by Frank Vespe

Put this name in your stable mail: Lady Sabelia.

Six weeks ago, she was just another maiden.  Now she’s a stake winner, and you can’t help but wonder just exactly how high she can go.

Lady Sabelia heads home after winning Saturday's Safely Kept Stakes.

Lady Sabelia heads home after winning Saturday’s Safely Kept Stakes.

For on a day when Laurel Park saluted the troops and celebrated the city in which it resides, in which its four stakes included the hard-hitting Japan Racing Association and a City of Laurel Stakes with no fewer than three graded winners, it was this unheralded filly out of the Robin Graham barn who stole the show with a showy victory in Saturday’s Safely Kept Stakes for three year-old fillies.

Sent off at 7-1,  the daughter of Majestic Warrior out of the winning Citidancer mare Terra Maria sat a relaxed trip off the speed of favored Crazy About Me, who slugged it out on the lead with longshot Sunlit City.  Those two set zippy early fractions — 22 2/5 seconds for the quarter, 45 1/5 for the half.  And when Horacio Karamanos, aboard Lady Sabelia, pushed the button midway around the turn, she responded readily, grabbed the lead, and was never threatened en route to a 1 3/4 length victory.

As fast as Lady Sabelia is, however, it took her a while to get here.

She debuted in October of her two year-old season for owner-breeder Mrs. Frank Wright, and she ran well enough in three juvenile starts — including a second and a third — without breaking her maiden.  And then she was gone — no starts from late December of last year until October 2.

“Her shins were bothering her last year,” explained Graham.  “We just obviously didn’t want to have it be this long.  But it just took this much time to get her shins right.”
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[/boxify] She returned, shins healed and blinkers added.  And then she absolutely obliterated a maiden field, winning by nearly 13 lengths in a time just a tick off the course record for 5 1/2 furlongs.

“We don’t ever look too far ahead,” said Graham, smiling.  “You wait until you break your maiden, then see what’s coming.”

What was coming should have been a big challenge: stretching out from a short sprint to a 7 furlong test while stepping up from maidens to a field that included two stakes winners, the graded stakes placed Mr. Hall’s Opus, and Crazy About Me, winner of five straight, all by wide margins.  No one would  have blamed Lady Sabelia if she’d run well but tired late.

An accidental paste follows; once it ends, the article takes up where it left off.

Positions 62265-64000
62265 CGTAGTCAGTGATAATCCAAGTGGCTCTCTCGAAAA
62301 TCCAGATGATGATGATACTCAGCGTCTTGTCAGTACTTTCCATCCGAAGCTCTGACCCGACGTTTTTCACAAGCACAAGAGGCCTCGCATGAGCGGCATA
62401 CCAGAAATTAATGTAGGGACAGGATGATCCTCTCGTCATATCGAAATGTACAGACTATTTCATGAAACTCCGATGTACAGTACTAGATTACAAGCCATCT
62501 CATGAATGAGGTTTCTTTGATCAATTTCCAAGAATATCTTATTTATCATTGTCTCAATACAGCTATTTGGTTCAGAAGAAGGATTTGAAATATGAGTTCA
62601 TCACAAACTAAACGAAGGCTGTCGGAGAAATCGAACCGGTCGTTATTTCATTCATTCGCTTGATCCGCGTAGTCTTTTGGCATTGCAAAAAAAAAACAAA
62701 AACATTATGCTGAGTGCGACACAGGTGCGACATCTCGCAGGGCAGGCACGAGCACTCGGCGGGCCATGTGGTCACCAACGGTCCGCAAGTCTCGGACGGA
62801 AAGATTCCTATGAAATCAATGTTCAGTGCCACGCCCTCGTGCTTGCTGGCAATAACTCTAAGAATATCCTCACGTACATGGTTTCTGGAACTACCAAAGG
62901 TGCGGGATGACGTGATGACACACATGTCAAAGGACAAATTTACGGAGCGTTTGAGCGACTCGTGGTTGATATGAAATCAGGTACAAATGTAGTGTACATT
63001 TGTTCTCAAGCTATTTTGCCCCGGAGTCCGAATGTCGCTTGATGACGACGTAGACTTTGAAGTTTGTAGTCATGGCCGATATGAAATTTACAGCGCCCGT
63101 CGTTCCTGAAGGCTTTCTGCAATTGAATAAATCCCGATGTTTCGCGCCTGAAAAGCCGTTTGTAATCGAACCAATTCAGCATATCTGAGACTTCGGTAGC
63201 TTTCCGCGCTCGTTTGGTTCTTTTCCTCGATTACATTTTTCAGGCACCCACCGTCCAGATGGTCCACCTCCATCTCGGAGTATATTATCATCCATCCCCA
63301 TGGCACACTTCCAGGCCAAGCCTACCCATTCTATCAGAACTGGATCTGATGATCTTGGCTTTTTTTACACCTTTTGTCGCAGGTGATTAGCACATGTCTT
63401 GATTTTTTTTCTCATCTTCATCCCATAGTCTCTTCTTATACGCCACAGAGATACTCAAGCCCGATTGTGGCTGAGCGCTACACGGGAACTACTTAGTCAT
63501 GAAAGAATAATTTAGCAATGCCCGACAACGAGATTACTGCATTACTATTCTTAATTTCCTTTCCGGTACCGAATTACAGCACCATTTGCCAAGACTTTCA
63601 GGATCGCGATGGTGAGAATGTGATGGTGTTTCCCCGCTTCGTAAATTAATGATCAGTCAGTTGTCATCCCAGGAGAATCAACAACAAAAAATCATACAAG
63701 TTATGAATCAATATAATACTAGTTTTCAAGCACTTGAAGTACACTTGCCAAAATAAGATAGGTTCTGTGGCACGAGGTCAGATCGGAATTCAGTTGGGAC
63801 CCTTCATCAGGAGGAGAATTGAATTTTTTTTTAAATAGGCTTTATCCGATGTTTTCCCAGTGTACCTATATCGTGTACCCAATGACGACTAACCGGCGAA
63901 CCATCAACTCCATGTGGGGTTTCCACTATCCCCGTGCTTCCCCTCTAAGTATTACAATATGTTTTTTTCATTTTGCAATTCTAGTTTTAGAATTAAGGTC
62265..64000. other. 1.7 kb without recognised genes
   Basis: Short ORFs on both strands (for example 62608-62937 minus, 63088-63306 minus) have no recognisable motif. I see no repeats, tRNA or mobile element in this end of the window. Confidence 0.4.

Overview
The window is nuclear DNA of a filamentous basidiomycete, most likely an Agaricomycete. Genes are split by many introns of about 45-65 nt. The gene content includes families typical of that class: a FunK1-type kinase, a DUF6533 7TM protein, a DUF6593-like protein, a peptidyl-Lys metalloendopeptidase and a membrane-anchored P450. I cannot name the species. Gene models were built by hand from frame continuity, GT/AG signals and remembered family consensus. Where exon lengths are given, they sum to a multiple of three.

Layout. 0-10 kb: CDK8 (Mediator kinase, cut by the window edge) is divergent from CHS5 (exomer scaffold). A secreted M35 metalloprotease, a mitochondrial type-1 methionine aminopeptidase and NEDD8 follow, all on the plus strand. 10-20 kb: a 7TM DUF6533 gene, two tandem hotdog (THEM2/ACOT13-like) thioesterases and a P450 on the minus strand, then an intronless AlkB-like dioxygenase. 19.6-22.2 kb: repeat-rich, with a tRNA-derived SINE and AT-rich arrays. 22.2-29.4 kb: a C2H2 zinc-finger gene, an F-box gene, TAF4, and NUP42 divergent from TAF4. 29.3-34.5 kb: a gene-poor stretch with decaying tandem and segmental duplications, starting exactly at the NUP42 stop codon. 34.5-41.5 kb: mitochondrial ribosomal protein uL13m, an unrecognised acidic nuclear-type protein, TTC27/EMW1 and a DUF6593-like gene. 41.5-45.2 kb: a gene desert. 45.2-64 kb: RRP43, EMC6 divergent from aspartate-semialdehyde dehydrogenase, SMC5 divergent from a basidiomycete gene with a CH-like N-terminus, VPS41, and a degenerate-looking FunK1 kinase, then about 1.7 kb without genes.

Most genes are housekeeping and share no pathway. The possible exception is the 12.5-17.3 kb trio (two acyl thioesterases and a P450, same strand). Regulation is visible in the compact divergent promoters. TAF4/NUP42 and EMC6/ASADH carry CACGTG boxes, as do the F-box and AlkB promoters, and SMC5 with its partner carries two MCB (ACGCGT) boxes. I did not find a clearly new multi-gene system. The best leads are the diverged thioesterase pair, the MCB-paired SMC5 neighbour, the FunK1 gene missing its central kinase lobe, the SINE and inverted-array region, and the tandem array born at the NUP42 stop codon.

Never mind that, though.  “She’s running freakishly again today,” said track announcer Dave Rodman, and that descriptor’s probably as good as any.

She did get a bit tired late, and the closers, provided a very fast pace to run into, did close; Flattering Bea and Mr. Hall’s Opus, 11th and 10th after a half-mile, finished second and fourth, respectively.  But none was ever any threat to catch Lady Sabelia.

“At the beginning of the stretch, I got a lot of horse,” said rider Horacio Karamanos, ebullient after the win.  “She’s got to be tired, first time going 7/8ths of a mile.  But she really tried hard to the wire.”

“She’s a lot of class,” added Graham.  “She had to get a little bit tired; it was a huge step up for her.”

Huge, perhaps, but not too huge.

Happy winner's circle after the Safely Kept.  Trainer Robin Graham is at far right, owner Frank Wright third from left.

Happy winner’s circle after the Safely Kept. Trainer Robin Graham is at far right, owner Frank Wright third from left.

Small enough, in fact, that she aced the test against good company and gave reason to believe she could do more.  For one thing, she showed a dimension today that she hadn’t needed in breaking her maiden: the ability to stalk and pounce.  For another, she had every reason to tire after the fast pace the fillies set; by contrast, a good group of three year-old boys, going the same distance in the City of Laurel Stakes two races later, took nearly two seconds longer to get the half-mile.

Yet Graham wasn’t surprised.  “She’s never been rank and ridiculous about any of it – she’s been real nice about it,” the trainer noted.  “That’s one of the reasons we weren’t afraid to step up to 7 furlongs, because she doesn’t get rank and silly about it.”

As for the future, Graham, laughing when it was pointed out that the filly remains eligible for a second-level allowance, was coy.  “We’ll see what comes up,” she said.